The Story of Steamboat Arabia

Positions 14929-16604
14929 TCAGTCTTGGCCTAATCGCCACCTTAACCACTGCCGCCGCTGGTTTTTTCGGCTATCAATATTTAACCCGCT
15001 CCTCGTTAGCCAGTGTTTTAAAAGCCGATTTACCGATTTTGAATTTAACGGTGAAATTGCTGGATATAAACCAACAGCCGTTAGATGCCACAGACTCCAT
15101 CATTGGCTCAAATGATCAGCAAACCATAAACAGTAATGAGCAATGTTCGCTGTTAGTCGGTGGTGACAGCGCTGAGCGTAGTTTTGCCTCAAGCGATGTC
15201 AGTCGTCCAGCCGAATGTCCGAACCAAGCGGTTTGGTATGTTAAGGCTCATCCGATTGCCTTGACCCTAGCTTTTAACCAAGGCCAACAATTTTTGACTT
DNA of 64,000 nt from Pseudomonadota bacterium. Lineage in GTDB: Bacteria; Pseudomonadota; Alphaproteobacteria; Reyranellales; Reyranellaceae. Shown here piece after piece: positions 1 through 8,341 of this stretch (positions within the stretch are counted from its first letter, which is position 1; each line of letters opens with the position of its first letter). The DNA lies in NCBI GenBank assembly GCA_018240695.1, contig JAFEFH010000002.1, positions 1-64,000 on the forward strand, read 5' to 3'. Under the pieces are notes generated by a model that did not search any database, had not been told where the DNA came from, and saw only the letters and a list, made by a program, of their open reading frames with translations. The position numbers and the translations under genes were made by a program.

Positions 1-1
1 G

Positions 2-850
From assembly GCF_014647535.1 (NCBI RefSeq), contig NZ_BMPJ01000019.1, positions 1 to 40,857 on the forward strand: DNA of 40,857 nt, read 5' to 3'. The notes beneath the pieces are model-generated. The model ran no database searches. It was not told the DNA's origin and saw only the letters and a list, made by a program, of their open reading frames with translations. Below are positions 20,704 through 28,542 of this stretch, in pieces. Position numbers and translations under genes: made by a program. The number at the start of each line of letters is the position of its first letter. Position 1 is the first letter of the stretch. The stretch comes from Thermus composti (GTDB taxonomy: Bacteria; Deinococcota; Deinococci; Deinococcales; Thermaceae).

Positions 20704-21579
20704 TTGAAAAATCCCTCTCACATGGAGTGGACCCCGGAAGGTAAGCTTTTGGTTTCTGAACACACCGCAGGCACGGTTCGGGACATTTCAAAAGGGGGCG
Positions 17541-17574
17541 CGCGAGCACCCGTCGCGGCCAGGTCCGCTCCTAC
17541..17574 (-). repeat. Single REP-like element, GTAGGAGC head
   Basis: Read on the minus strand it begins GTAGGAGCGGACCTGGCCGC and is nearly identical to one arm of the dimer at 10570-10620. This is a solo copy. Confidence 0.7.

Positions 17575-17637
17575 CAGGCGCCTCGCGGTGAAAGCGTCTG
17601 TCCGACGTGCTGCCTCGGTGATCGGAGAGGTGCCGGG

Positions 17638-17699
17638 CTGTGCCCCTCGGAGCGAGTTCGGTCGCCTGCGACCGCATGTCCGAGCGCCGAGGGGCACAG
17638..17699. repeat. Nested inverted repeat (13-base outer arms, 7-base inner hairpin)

The steamboat Arabia was built in West Brownsville, Penn., at the boatyard of John S. Pringle in 1853. At 171 feet long, the Arabia traveled the Missouri River and transported passengers, as well as carrying up to 222 tons of cargo. Navigating the Missouri was a difficult and dangerous business, and a variety of perils awaited the steamboat captain as he carefully guided his craft along the river’s uncertain course. The most treacherous of the hazards were fallen trees lying hidden from sight just under the river’s surface. On Sept. 5, 1856, just outside of Kansas City, the Arabia hit one of the tree snags and sank in a matter of minutes. Fortunately, the 150 passengers and crew made it off the boat safely, but the 200 tons of cargo were lost to the muddy river, not to be seen again for over 130 years. In the winter of 1988, Bob Hawley and his sons David and Greg learned of the Arabia’s story and managed to find the boat’s location. Years of erosion and shifting sand left the sunken paddleboat 45 feet underground and a half-mile away from the present channel of the Missouri River. After almost five months of excavation, they reached the boat and discovered the largest collection of pre-Civil War artifacts in the world. Glass bottles, buttons, beads, clothing, tools, and weaponry were found aboard the sunken ship. Today, the treasures are housed at the Arabia Steamboat Museum in Kansas City's River Market — a collection that reveals details of frontier life seen nowhere else.